Former US defence secretary James Mattis joined White House protesters in spirit on Wednesday having a stinging rebuke of Donald Trump’s handling from the protests calling him the only real President in the lifetime “who will not try to unite the American people – fails to even pretend to try”.
Mattis is the first former Trump cabinet member into the future out so publicly to criticise the president. Also, he joins an increasing selection of past and present top defence leaders who have either explicitly criticised Trump or distanced themselves from him for utilizing US military personnel against protesters, specially individuals who brutally swept aside demonstrators to create method for the President’s now-infamous photo-op at the church, with a copy in the Bible at hand.
“Donald Trump is definitely the first President within my lifetime who does not try to unite the American people – will not even pretend to test. Instead he tries to divide us,” Mattis wrote within a statement on the Atlantic, a news publication. “We are witnessing the consequences of 3 years of the deliberate effort.”
“We are witnessing the consequences of three years without mature leadership,” he added. Mattis is a highly regarded marine general who Trump loved talking up before they fell out over difference on Syria in the winter of 2018. He was also one of the more bullish individuals defence secretaries on closer defence ties with India. He took it upon himself to personally pilot an exemption clause for India, though not explicitly, from a US law that sanctions countries for large defence purchases from Russia.
Mattis’ statement came just hours after Mark Esper, his successor in the Pentagon, tried to distance himself from the use of US military personnel against protesters and, specifically, from the usage of force to disperse peaceful demonstrators from Lafayette Square to ensure Trump and his entourage could walk unmolested to a nearby church for the photo-op to counter uncharitable media coverage of your President taking shelter inside the White House underground bunker on the first night of protests.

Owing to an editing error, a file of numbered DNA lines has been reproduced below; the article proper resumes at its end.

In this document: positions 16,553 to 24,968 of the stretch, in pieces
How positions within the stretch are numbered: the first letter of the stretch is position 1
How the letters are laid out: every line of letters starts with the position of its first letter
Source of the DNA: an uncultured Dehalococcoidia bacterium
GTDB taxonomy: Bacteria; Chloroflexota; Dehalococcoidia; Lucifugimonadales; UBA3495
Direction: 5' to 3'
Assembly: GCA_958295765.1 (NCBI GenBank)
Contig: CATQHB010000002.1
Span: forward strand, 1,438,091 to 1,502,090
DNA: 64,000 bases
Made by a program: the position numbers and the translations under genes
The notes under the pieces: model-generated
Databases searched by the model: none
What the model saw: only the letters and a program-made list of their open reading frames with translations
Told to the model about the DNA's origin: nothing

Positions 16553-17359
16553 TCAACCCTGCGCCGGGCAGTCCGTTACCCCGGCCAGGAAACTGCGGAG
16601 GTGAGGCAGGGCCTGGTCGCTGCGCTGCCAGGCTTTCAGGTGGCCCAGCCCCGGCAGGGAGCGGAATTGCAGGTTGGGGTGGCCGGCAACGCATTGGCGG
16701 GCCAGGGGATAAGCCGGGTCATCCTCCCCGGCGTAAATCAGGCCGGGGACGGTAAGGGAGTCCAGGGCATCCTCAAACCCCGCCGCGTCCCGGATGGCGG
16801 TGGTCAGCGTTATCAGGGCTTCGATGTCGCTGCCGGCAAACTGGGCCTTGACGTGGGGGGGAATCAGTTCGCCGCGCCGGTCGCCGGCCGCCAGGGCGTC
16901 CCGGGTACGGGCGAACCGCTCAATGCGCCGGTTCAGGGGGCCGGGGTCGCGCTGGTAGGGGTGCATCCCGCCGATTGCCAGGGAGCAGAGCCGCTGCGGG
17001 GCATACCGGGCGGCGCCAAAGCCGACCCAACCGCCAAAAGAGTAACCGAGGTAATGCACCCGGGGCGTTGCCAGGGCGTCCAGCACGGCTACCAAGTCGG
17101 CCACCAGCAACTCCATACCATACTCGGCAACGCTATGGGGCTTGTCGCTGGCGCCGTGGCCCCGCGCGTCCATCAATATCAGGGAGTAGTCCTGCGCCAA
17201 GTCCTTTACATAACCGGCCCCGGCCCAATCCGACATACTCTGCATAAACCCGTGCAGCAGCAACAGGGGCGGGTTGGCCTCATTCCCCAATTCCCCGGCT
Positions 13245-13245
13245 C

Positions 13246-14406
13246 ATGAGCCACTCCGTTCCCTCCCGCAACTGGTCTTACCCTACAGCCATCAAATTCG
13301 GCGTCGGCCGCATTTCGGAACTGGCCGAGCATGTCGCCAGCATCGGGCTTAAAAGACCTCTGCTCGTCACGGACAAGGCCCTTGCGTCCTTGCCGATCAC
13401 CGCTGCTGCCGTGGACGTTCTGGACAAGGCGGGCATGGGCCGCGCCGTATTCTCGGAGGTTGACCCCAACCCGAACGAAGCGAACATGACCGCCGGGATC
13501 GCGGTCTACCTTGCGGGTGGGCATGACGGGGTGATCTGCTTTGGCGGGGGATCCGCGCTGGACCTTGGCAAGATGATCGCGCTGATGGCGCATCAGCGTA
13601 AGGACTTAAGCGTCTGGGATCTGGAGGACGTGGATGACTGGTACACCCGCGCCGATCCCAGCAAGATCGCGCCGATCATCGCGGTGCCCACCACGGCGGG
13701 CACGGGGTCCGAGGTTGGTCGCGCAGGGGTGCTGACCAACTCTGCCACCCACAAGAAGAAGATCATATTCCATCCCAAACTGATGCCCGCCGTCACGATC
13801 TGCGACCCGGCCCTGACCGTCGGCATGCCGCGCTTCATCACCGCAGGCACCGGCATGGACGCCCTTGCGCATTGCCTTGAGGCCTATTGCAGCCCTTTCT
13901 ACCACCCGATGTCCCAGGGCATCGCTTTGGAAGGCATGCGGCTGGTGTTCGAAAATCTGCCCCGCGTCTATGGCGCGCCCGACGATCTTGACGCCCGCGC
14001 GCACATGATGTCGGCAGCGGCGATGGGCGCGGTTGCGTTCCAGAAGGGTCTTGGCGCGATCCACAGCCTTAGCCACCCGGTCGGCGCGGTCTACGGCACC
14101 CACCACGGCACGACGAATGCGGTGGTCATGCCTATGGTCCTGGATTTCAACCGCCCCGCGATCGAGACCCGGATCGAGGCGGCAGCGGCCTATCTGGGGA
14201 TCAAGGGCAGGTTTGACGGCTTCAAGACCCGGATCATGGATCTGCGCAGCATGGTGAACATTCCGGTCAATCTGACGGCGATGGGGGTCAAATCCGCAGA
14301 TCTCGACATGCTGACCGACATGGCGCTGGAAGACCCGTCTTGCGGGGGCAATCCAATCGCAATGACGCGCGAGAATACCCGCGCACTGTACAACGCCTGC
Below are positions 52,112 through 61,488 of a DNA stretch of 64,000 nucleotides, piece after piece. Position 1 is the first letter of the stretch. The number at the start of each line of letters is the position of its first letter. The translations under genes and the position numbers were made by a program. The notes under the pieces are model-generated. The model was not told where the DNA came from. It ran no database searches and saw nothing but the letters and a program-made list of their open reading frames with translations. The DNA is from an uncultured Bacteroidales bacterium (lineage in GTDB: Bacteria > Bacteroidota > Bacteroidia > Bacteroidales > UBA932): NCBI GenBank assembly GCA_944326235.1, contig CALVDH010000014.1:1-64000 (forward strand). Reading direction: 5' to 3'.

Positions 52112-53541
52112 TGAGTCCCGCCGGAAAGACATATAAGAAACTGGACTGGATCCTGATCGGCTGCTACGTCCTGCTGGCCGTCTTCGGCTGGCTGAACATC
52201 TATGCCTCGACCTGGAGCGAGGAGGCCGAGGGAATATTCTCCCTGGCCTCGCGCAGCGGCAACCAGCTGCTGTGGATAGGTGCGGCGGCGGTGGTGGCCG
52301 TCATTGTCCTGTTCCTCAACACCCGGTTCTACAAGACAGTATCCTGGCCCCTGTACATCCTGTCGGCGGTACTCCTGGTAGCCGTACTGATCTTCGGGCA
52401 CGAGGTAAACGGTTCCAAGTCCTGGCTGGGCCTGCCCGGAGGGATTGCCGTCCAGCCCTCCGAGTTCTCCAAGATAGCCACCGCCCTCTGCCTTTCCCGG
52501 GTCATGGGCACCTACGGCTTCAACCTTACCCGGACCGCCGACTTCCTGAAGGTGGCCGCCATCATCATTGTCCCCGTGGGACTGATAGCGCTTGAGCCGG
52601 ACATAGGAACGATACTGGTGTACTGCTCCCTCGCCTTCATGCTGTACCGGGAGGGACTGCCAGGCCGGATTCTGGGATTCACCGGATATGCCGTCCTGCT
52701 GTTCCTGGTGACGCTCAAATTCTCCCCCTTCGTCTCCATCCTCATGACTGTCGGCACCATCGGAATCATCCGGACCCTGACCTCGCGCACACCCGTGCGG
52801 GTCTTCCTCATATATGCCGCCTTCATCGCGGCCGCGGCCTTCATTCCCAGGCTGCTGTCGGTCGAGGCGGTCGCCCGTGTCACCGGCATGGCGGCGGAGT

“The method to use active duty forces in the police force role should only be used as a matter of last resort, and simply in the most dire and urgent of situations,” Esper told reporters. “We are not in one of those situations now.
“I usually do not support invoking the Insurrection Act,” he added inside a significant departure through the US President’s open advocacy of the 200-year-old law to force states to enable US military forces.
Former chairman of the US chiefs of staff Mike Mullen wrote the time before in a piece titled “I cannot remain silent”, also in The Atlantic, “I remain confident in the professionalism of our own men and women in uniform. They may serve with skill and with compassion. They are going to obey lawful orders. However I am less confident in the soundness in the orders they are provided by this commander in chief, and so i am not convinced the conditions on our streets, as bad because they are, have risen to the level that justifies a heavy reliance on military troops. Certainly, we certainly have not crossed the threshold that could help it become appropriate to invoke the provisions of your Insurrection Act.”
Other past US military leaders have spoken out at the same time recently. But Mattis. Alternatively, someone with matching clout in the military was the voice that was awaited to unlock the frustration said to have been building up in the forces against the flagrant politicisation of one of the most respected of US institutions.
Trump acknowledged the mounting pushback from US military establishment, when he tried to cut down Mattis, belittling him. We both had the honor of firing Jim Mattis, the world’s most overrated General,” he wrote in a tweet,. That is “Probably the only thing Barack Obama & I have in common.
“His primary strength was not military, but rather personal public relations. He seldom ‘brought home the bacon’, though i gave him a new life, things to do, and battles to win. I didn’t like his “leadership” style or much else about him, and many more agree. Glad he is gone! ”
But will Trump turn the tide?
And some more, a new fence outside the White House has kept protesters further away than before. But it really has not deterred them from arriving in larger numbers. They sit around, sing, chant slogans and occasionally fling two-word expletives toward the White House, past the boundary away to matter.
They were entirely peaceful. Largely, and other parts of the country, as were protesters in New York city. Protesters have already been policing themselves. They prevent and try those among them that attempt to get into stores, or violently confront law enforcement officers, and destroying property.